Since the beginning of the historic period the Chinese have held the traditions handed down from antiquity with deep awe and reverence. Works traditionally accepted as the heritage of ancient times long preceded Confucius (551–479 b.c.e.) but are nonetheless called the Confucian Classics.
The Five Confucian Classics are the most revered canonical works of the classics. They are
- Yi Jing (I Ching), or Book of Changes
- Shu Jing (Shu Ching), or Book of History or Documents
- Shi Jing (Shih Ching), or Book of Odes or Poetry
- Li Jing (Li Ching), or Li Ji (Li Chi), or Book of Rites
- Qunqiu (Ch’un-ch’iu), or Annals of Spring and Autumn
Confucius is the author of the Annals of Spring and Autumn. All others are collections of ancient documents that tradition says were edited and compiled by Confucius and his disciples.
The Yi Jing, or Book of Changes, is a collection of short texts that give clues to interpreting the results of divination cast by priests by means of tortoise shells and milfoil stalks on orders from kings of the Shang dynasty (c. 1700–c. 1122 b.c.e.).
According to tradition, Confucius wrote a number of “wings” to these texts that elaborate on their interpretations and explain their significance. Modern historians attribute the “wings” to eras later than Confucius.
The Shu Jing, or Book of History, is a compilation of short documents. They are announcements, speeches, manifestos, and reports by ancient rulers and their ministers, beginning from the mythical ideal kings Yao, Shun, and Yu down to the early Zhou (Chou) dynasty (c. 1122–256 b.c.e.). Confucius, who also wrote introductions to the documents to explain their significance, supposedly edited them.
Modern historians think that while the Zhou documents are authentic, ones attributed to earlier eras were written much later. The Shi Jing, or Book of Poetry, is an anthology of 300 poems. Some were folk songs, while others were songs used by leaders for ceremonies. They date to the early Zhou period and were reputedly selected and edited by Confucius.
The Li Jing, or Book of Rites, is a varied collection that includes rules on the organization of the Zhou government, a code of conduct for lords and gentlemen, and rules for important events in life such as weddings, funerals, and sacrifices. The Duke of Zhou (Chou), a founding father of the Zhou dynasty, was supposedly the author of many of the documents in this classic. Again, Confucius is credited with selecting and editing the documents.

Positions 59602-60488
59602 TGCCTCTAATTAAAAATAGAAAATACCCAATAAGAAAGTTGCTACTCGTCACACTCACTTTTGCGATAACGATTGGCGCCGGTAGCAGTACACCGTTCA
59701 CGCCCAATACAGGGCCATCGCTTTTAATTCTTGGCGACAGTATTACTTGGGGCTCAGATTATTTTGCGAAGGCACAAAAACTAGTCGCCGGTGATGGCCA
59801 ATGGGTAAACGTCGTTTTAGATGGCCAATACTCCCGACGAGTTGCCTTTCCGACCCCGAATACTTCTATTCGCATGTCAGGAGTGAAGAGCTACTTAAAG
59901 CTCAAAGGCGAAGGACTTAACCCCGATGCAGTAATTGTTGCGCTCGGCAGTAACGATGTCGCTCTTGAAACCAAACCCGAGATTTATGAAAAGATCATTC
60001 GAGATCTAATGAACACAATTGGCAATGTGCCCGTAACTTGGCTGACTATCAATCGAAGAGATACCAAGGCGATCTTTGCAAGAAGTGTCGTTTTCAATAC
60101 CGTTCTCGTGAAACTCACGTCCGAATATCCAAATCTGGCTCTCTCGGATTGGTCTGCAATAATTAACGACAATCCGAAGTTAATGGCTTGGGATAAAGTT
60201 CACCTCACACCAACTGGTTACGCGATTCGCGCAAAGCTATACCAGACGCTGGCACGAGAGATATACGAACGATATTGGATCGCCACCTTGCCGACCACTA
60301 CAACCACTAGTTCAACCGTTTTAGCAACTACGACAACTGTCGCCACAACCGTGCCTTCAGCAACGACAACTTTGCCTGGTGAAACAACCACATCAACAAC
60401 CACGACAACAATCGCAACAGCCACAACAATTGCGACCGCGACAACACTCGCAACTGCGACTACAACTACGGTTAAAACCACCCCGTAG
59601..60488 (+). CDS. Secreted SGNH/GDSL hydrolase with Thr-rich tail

The Qunqiu, or Annals of Spring and Autumn, is a chronicle of the state of Lu between 722–481 b.c.e. and was compiled by Confucius, who came from that state. The book is important because through his choice of words Confucius gave his moral judgment of the persons and events that were chronicled.
When Emperor Wu of the Han dynasty made Confucianism China’s official ideology around 110 b.c.e., the Five Classics gained the status of canonical works. Great Han scholars worked on publishing an official version and officially endorsed interpretation. Students studied them and official examinations that recruited government officials were based on them, producing an educated elite in Chinese society for the next 2,000 years that were welded in the same tradition.
More than a thousand years after their canonization, during the Song (Sung) dynasty (960–1279 c.e.) there was a great movement to reexamine and reinterpret Confucianism. It was called Neo-Confucianism. A leader of this movement was Zhu Xi (Chu Hsi), who lived between 1130–1200. Zhu encouraged the study of four additional texts. The Four Books are
- Lunyu (Lun-yu), or Analects of Confucius. A collection of Confucius’s conversations and activities recorded and compiled by his students after his death. It consists of 20 chapters. They give clues to his character and ideals. For example: “Confucius said: ‘At fifteen, I set my heart on learning. At thirty, I was firmly established. At forty, I had no more doubts. At fifty, I knew the will of Heaven. At sixty, I was ready to listen to it. At seventy, I could follow my heart’s desire without transgressing what was right.’”
- Mengzi (Meng Tzu), or Book of Mencius. It is a compilation of the writings of Mencius (372–289 b.c.e.), who was honored as the second sage of the Confucian school, second only to the master.
- Daxue (Ta-hsueh), or Great Learning
- Zhongyong (Chung-yung), or Doctrine of the Mean
The Five Classics and Four Books are the most revered books in China. They are also essential in Japan and Korea, countries that adopted the fundamental ideals of Chinese civilization.